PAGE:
Panoramic view of the Sierra de Real de Catorce in San Luis Potosí © Mercedes Aquino

Ever since the creation of the Wixárika world, our heart, our life, and our ancestors are in Wirikuta. We make a pilgrimage every year to honor and make offerings to our ancestors, so that life will continue and so that the [flames] of life will be renewed, not only for our ancestors, but also for our people and the lives of all people on this planet.

Wirikuta is a sacred place for the indigenous Wixárika (also known as Huichol) people. Wirikuta is located in the municipalities of Villa de Ramos, Charcas, Santo Domingo, Villa de la Paz, Villa de Guadalupe, Matehuala and Real de Catorce, in the state of San Luis Potosí. It is also the place where the Mexican government has granted 22 mining concessions to the Canadian company First Majestic Silver Corp. and their Mexican counterparts, Minera Real Bonanza and Minera Real de Catorce, to explore and extract silver and other minerals.

The Jalisco Association in Support of Indigenous Groups (Asociación Jalisciense de Apoyo a Grupos Indígenas, AJAGI) is one of the organizations that is following this case and supporting the Huichol people. PBI interviewed Tunuary Chávez, coordinator of development, environmental analysis and forest management, for the Wixárika people and other Mexican indigenous communities supported by AJAGI.

“The Huichol people are the indigenous people that have preserved their traditions and ancient ways of living in their purest form. Their ways of self-government are alive; they have traditional authorities that are above public authorities, and they have a strong relationship with the land,” says Tunuary. AJAGI was created in August 1990, entrusted by the Wixárika communities to legally recover and rehabilitate the approximately 85,000 hectares of Huichol territory that had been invaded by mining companies. AJAGI started working in two areas: legal defense to recover the lands, and sustainable development in order to forge the environmental and economic recovery of the land. After 20 years of work, AJAGI has recovered 65,000 of the 85,000 hectares.

Wirikuta was declared a Natural Protected Area in 1994 by the Government of San Luis Potosí; in 2004, it was placed on a tentative list for UNESCO´s World Network of Natural Sacred Sites. In 2008 the Mexican government signed the Hauxa Manaká Pact with the Wixárika Union of Ceremonial Centers in Jalisco, Durango, and Nayarit, and the traditional and agrarian authorities of the Wixárika people, thereby committing to respect, protect, disseminate and preserve their sacred sites. However, the mining concessions granted by the federal government overlap with an important pilgrimage route that has been used by many Wixarika communities from several states for over a thousand years. This route contains many sacred places of great cultural and religious significance where the Huichol do ceremonies and collect peyote for ceremonial use.25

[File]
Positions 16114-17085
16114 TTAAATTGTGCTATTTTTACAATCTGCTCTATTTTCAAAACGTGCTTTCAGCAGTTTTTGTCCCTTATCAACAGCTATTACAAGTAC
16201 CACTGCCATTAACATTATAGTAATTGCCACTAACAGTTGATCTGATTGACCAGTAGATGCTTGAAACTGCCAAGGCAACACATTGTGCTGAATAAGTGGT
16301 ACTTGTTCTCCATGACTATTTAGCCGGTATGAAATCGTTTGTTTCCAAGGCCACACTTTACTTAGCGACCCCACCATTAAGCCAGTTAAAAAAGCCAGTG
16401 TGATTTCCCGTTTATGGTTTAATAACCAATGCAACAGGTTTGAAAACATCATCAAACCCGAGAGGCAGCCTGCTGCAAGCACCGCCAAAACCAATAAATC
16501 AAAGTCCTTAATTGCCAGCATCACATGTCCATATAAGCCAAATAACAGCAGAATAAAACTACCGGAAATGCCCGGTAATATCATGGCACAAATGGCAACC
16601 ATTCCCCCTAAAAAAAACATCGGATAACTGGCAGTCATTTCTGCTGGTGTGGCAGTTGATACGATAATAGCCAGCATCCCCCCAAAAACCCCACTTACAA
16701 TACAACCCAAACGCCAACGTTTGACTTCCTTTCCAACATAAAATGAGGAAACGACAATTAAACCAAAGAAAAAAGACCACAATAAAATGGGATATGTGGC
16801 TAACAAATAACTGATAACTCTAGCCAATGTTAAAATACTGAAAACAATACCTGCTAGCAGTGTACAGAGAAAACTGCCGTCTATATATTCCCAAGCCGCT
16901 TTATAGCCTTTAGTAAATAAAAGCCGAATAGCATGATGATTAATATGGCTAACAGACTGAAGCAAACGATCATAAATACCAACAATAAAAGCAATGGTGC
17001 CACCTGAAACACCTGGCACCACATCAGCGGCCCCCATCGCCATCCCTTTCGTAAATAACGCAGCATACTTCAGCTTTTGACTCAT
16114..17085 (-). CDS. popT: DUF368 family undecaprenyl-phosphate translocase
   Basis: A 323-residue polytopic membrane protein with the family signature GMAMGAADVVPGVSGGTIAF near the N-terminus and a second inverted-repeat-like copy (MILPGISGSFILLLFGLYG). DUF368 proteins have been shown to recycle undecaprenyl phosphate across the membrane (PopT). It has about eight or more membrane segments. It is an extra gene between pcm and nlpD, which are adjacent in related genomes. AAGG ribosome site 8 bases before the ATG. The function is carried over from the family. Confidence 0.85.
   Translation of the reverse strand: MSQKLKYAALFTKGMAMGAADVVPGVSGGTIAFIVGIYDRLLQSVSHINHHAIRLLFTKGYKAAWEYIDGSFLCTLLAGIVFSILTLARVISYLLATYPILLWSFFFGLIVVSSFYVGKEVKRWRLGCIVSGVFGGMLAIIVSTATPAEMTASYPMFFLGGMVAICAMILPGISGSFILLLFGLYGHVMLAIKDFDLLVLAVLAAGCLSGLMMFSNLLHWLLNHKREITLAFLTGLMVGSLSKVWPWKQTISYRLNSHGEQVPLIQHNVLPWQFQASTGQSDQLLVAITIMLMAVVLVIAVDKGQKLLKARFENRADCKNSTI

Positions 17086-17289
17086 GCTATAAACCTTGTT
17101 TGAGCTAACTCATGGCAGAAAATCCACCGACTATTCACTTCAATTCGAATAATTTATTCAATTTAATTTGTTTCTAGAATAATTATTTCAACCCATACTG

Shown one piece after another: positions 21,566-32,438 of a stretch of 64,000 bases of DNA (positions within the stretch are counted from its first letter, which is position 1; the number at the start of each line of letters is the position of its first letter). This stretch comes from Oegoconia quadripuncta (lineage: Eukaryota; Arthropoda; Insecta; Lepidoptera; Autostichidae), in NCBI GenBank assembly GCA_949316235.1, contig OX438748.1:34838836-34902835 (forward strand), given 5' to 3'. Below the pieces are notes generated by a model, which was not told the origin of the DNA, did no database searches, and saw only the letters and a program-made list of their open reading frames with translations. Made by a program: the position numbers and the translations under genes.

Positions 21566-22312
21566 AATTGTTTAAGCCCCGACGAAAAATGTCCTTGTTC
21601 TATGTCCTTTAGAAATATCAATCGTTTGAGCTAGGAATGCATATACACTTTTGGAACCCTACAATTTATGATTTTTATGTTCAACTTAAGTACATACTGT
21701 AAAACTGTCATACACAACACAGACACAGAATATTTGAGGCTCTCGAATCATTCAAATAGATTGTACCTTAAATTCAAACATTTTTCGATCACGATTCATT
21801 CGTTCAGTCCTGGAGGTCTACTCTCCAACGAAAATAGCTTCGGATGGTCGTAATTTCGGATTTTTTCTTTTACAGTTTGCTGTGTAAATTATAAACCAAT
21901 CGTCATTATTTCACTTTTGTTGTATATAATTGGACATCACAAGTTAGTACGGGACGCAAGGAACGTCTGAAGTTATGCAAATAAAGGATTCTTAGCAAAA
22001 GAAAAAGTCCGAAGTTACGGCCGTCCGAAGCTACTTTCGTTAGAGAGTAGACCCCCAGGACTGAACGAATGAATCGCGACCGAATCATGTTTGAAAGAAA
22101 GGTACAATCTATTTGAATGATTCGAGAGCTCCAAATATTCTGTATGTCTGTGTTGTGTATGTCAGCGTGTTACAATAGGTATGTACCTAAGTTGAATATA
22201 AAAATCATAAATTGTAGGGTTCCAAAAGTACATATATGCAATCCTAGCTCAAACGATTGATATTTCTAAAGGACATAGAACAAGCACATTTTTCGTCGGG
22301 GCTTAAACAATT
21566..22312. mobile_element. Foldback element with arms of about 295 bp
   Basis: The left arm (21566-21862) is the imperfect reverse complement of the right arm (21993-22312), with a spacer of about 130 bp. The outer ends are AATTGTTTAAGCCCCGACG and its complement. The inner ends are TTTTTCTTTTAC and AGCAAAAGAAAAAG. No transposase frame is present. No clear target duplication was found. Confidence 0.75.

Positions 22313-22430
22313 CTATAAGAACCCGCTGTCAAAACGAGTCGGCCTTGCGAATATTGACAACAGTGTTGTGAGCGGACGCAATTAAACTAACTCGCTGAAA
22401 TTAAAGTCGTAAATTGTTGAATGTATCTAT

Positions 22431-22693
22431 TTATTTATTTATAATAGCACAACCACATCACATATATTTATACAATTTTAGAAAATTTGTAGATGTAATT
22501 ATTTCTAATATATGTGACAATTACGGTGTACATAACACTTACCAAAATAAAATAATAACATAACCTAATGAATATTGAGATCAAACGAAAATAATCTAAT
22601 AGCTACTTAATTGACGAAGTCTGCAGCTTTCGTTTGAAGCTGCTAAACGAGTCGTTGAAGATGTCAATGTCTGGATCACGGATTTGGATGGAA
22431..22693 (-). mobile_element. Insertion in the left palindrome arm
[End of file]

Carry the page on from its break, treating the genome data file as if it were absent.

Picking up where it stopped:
Wirikuta represents the indigenous people´s claim to their ancestral lands that goes beyond political customs of the Government. Their struggle could set a precedent for all indigenous people in Mexico

In August 2010, the Santa Catalina community confirmed that there were concessions already granted in Wirikuta and that they faced an imminent mining threat. AJAGI accompanied the first on site inspection requested by the indigenous community of Santa Catalina and performed an analysis of the environmental and social impact that would be caused by the mining operations by First Majestic. According to information provided by the company, the proposed mining project is a subterranean mine that will use flotation to separate the minerals. However, AJAGI investigations show that this is not strictly true. “It is not possible that they will only do underground mining, given the permits they have in Canada. First Majestic negotiated the extraction of 22 million ounces of silver in Wirikuta, however there are only 16 million ounces of silver in the subsoil: this means that the project would automatically be canceled based on their Canadian permits and if they can only access the subsoil. Approximately 13 million ounces [of silver] are on the surface and another 4 million ounces are in the remains of the tailings dams26 from an old mine.”